interactions with students and teachers, he will also miss Meeting for Worship, Service Days, and the Wood Building. Mr. Sheppard expressed that while he has countless great memories of Friends’ Central, one of his fondest is the final candlelit scene in the FCS performance of Romeo and Juliet. He was so pleased to see how all the students helped make the performance great. When asked how Friends’ Central has changed him as a person, Mr. Sheppard responded, “Before FCS I had never worked at a place where the boss asked me, ‘What do you want to get out of this place?’ It made me realize, as I began to ponder that question, that people perform at their best when they care deeply about the work they are doing. Understanding this perspective made me

Page 3 want to pursue my artistic passions more seriously.” Added Mr. Sheppard, “In the words of David Felsen, ‘I know that I will always be for FCS.’” We will all miss Mr. Sheppard and wish him the best in his future endeavors. v

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adly, the Friends’ Central campus is going to be lacking a bit of spirit next fall. The Veasey twins, Carlen and Campbell, are heading off to Lyon, France, for some extreme adventures: French public school, French culture, and, no doubt, French girls (ooh la la). Since both take Spanish, and both voice concern over speaking French, most of their summer will be dedicated to working with a French tutor and probably a thick helping of “Rosetta Stone.” Now you might be wondering, why all of a sudden a move to France? Their mother, a doctor at the University of Pennsylvania Hospital, is going on sabbatical and decided upon this trip. Though Campbell admits that the

ing to work for a start-up gaming company, where his best friend Matt Murphy (former teacher at Friends’ Central) is currently employed. (Matt works in San Francisco, but Joel will work from Philadelphia, making occasional

California visits.) His first project at the company will be to develop a game to help promote financial literacy in students. “Ninety-five percent of students are financially illiterate coming out of high school,” said Price. Financially illiterate includes not knowing how to balance a check book or deal with a bank account. This new job represents a chance to help young people across the globe, while Joel gets to work with Matt Murphy, the best man at his wedding. In losing Joel, the community is losing one of its most welcoming and kind members, as well as a talented Webmaster. v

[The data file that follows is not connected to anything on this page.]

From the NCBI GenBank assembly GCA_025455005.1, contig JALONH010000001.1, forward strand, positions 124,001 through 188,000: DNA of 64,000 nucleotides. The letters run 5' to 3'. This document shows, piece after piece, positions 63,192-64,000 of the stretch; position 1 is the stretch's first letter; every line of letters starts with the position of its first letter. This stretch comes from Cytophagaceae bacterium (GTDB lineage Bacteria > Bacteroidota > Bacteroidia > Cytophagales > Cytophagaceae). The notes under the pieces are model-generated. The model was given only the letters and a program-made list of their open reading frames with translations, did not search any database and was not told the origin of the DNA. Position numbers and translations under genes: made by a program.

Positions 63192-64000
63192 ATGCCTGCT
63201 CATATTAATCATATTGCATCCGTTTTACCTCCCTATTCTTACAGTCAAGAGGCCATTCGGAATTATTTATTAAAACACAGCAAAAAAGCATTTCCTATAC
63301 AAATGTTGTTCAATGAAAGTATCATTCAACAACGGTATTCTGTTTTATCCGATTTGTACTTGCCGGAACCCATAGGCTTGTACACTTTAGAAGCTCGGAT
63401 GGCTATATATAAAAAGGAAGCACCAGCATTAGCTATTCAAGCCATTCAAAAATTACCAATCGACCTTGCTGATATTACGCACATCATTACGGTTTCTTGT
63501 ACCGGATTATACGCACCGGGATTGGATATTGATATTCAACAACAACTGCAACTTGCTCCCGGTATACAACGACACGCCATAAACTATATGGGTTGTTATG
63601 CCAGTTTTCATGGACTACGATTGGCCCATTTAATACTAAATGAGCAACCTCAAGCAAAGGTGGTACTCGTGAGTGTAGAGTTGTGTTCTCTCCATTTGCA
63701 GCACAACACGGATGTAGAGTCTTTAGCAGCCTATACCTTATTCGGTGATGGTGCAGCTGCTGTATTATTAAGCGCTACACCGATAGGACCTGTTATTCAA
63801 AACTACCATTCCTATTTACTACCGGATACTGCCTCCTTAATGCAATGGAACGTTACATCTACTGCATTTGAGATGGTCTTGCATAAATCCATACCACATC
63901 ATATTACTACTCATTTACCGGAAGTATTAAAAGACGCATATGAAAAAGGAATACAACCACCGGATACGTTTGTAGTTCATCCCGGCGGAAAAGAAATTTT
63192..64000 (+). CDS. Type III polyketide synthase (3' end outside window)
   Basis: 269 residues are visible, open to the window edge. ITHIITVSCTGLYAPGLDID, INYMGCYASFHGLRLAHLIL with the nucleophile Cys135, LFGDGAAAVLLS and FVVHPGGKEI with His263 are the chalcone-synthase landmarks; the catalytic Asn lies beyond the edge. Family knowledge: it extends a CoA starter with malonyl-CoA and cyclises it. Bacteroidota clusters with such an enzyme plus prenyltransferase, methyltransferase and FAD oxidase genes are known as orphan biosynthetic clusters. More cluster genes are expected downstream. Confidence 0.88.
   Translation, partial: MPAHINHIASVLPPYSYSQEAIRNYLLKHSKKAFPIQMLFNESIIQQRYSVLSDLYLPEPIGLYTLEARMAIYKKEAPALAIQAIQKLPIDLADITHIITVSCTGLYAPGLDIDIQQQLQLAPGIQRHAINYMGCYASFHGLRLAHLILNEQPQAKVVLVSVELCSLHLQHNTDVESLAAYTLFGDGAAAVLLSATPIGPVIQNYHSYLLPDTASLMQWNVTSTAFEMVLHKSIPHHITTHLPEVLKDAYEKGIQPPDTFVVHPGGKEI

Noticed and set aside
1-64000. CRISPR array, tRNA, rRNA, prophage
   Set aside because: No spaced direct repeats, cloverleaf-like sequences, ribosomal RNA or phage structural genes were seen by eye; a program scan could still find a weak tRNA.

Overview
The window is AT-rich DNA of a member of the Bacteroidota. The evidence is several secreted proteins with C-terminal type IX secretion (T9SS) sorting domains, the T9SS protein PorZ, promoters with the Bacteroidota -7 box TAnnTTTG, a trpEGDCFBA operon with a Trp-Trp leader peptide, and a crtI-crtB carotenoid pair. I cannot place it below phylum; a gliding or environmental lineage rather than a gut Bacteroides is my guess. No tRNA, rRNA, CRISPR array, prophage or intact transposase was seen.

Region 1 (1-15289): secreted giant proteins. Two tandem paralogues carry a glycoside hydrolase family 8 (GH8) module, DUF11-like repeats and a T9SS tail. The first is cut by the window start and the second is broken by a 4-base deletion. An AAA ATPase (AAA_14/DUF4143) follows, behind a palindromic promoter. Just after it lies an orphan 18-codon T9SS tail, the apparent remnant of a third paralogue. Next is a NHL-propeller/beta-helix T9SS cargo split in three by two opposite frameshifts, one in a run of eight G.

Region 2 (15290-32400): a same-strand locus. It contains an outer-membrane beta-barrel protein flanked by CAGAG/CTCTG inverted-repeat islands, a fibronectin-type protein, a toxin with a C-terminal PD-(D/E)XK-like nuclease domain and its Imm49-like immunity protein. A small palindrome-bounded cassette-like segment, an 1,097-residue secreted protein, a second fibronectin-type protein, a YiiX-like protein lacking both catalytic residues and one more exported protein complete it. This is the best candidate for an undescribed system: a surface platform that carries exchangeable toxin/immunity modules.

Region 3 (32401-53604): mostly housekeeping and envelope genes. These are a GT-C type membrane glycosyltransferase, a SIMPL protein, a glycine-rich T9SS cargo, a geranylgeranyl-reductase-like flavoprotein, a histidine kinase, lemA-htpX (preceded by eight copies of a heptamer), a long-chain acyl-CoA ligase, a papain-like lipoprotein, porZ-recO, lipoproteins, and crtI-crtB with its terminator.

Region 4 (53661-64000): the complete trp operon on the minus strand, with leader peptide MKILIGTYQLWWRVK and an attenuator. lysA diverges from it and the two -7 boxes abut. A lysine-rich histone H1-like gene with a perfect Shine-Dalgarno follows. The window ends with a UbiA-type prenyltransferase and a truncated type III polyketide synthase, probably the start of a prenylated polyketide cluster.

Nonpareils Joel Price and Scott Sheppard [Photo by Price]

Bon Voyage, Veaseys! By HILDA NJANIKE ‘13

From Joel Price on Page 1

most French thing about him is his hungering for a good baguette occasionally, he will be excited to have Germany, Spain and other exotic places a few hours train riide away. Carlen, after pondering for a moment, found his interest in architecture to be his biggest link to France; it’s one of the many things he is excited to learn about and see there. He also admitted that although he is looking forward to the trip, lacrosse is one thing he will have trouble parting with. A slightly comic damper on the trip is that Campbell and Carlen’s five-month stay in Europe may force them to repeat junior year once they return back to our community, which they promise to miss very much. v

From Changes on Page 1

departments. For example, it will be possible to pay bills online, which was not possible with the previous system. Veracross also opens the door for many new possibilities for Friends’ Central. With the new system, it will be possible to have a grade-tracking system and other useful tools for the community. While there are no promises yet for tracking grades and other such helpful items through Veracross, the switch to Veracross will be a significant and beneficial change for FCS. Finally, the most anticipated change for the upcoming school year will be the change in the Upper School schedule. The 2011-12 school year will be the pilot year for the new schedule, and if all goes well it could become FCS’ permanent schedule. For quite some time, the faculty and deans have been discussing and debating what the new schedule will look like next year. “The driving reason for the change,” explained Ms. Novo, “is that science labs cannot be scheduled in our old format. Stress reduction is also very important, and we’re excited about a schedule that might make everyone’s day a

little smoother, but we wouldn’t have made the change in this way at this time if the schedule still worked.” As we know, there were many flaws in the old schedule, including this year in which a freshman Foundations class had to schedule its lab during lunch. Ms. Novo put it best when she said “It really doesn’t work.” Next year there will still be 10 blocks in a day (7 of them being class blocks) and no daily rotation (meaning each week the schedule will remain the same). The new schedule will also include double blocks. A new block will be added to the schedule next year: the “Vocal / Clubs / Extra Help / Dept Mtg” block. This block is the time where vocal groups (which usually meet after school or during the day), clubs and extra-help groups (such as the writing lab, math lab, science lab, etc.) will have the opportunity to meet. P.E. will be scheduled when a student has a double free block or a study hall,. While double blocks are not perfect, the time will be very useful to those classes that need the extra time to have a long lecture, project or lab. When talking with Ms. Novo, she explained that having a class twice in a Continued on page 4